To analyse the effects of the four remaining variables on the presence of anuran larvae for all species, we followed a two-step approach. First, to identify a general pattern referring to the occurrence of all the studied species, we first used the number of species found per site as the response variable. Thus, we relied on a Generalised Linear Model, with the presence of larvae as the dependent variable (binary encoded), weighted by the number of species (ranging from 1 to 3) found at the site and temperature, conductivity, vegetation and pH as covariates, not considering interactions between variables.

Next, to test for the impact of the variables on each species separately, we performed three independent multinomial logistic regressions with species’ presence/absence as the dependent variable and pH, temperature, conductivity and vegetation as covariates (only main effects). The values for vegetation followed the pre-determined averages.

In addition, although salinity is generally a factor limiting the presence of the species, we could not use the variables for the analyses. We conducted an additional binary logistic regression for each of the species with salinity as an independent variable and the encoded presence or absence of each of the three species as dependent variables under a main effect model in three different models. We then plotted the presence of the three species against salinity. All analyses were conducted in SPSS v.21.0 (SPSS Inc., Chicago, USA).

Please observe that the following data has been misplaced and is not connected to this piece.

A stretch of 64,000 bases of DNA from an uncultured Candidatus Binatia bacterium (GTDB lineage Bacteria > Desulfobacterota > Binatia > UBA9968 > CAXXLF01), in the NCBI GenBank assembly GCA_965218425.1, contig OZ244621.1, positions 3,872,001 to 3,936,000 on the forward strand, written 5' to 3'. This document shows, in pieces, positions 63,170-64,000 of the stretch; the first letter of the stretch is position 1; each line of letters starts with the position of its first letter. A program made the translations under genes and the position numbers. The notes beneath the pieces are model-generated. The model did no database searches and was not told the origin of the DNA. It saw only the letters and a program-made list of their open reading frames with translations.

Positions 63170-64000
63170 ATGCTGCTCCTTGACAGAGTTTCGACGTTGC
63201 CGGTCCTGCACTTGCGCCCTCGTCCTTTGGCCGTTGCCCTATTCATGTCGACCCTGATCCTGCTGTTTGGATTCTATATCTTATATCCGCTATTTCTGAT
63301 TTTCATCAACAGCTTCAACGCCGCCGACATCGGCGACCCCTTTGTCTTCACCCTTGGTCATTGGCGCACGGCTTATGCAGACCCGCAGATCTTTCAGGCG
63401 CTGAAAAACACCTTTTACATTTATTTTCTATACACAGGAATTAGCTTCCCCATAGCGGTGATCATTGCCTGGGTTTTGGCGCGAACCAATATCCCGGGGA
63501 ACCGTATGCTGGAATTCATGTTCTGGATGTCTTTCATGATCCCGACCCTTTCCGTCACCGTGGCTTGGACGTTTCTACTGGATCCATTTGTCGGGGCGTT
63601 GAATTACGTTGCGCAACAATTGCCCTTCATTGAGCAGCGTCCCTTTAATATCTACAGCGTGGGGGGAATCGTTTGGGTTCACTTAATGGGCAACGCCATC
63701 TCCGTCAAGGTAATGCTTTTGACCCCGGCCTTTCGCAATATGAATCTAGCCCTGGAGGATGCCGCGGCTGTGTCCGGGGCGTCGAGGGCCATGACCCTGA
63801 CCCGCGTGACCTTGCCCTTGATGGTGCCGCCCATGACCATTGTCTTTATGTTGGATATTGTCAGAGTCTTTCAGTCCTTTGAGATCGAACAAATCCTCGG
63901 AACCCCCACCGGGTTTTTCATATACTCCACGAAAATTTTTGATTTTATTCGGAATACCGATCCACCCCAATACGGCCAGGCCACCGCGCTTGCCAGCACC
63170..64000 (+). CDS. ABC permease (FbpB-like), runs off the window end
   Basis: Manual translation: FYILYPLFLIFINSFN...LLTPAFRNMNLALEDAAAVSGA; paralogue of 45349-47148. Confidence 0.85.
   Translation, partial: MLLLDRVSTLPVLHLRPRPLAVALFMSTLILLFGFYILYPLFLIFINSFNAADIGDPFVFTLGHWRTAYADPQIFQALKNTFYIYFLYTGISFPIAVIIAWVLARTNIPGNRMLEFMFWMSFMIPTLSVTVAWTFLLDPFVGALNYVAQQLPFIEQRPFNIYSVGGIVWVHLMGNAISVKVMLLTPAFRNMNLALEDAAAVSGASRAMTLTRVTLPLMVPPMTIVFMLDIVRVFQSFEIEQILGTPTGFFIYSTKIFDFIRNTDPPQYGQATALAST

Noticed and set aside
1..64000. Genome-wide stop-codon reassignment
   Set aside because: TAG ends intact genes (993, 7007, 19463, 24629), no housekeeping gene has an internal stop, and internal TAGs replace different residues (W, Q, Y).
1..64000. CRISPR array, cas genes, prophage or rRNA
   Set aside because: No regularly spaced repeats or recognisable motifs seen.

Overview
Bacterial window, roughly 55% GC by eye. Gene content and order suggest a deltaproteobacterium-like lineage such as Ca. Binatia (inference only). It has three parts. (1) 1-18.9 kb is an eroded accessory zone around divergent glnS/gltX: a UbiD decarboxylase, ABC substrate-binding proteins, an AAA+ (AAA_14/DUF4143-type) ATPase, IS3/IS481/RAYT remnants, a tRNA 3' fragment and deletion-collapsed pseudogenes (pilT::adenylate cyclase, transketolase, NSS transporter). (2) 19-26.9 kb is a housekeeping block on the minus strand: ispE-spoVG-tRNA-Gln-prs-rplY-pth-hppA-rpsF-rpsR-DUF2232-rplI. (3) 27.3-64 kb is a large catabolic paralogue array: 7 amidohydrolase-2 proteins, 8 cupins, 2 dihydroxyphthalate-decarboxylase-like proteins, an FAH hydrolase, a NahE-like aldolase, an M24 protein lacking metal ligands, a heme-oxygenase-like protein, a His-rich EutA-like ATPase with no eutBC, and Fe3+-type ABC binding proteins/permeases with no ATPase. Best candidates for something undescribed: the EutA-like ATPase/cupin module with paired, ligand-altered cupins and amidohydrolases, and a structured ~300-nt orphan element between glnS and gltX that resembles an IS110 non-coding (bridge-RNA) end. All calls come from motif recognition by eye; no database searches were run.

Out of the 92 water bodies surveyed, we found R. amurensis tadpoles at 25 sites, S. raddei tadpoles at 34 sites and D. japonicus tadpoles at five sites (Fig. 1). The Generalised Linear Model used to determine the impact of the variables on the presence of tadpoles of all species together was significant (χ2 = 159.53, df = 4, p < 0.001), but the results of the model showed that only pH (Wald-χ2 = 62.24, B = 0.15, SE = 0.02, df = 1, p < 0.001) and temperature (Wald-χ2 = 4.79, B = 0.01, SE = 0.01, df = 1, p = 0.029) had a significant impact on the presence of the anuran tadpoles, acknowledging that we did not test for interactions between variables. Conductivity (Wald-χ2 = 0.69, B < 0.01, SE < 0.01, df = 1, p = 0.403) and vegetation (Wald-χ2 = 0.45, B < 0.01, SE < 0.01, df = 1, p = 0.501) were not related to their presence. The presence of tadpoles was related to a marginally lower pH 8.71 ± 0.09 (mean ± SD) than their absence (8.82 ± 0.11), but their presence was related to a higher temperature (23.08 ± 3.39 °C) than their absence (21.17 ± 5.04 °C).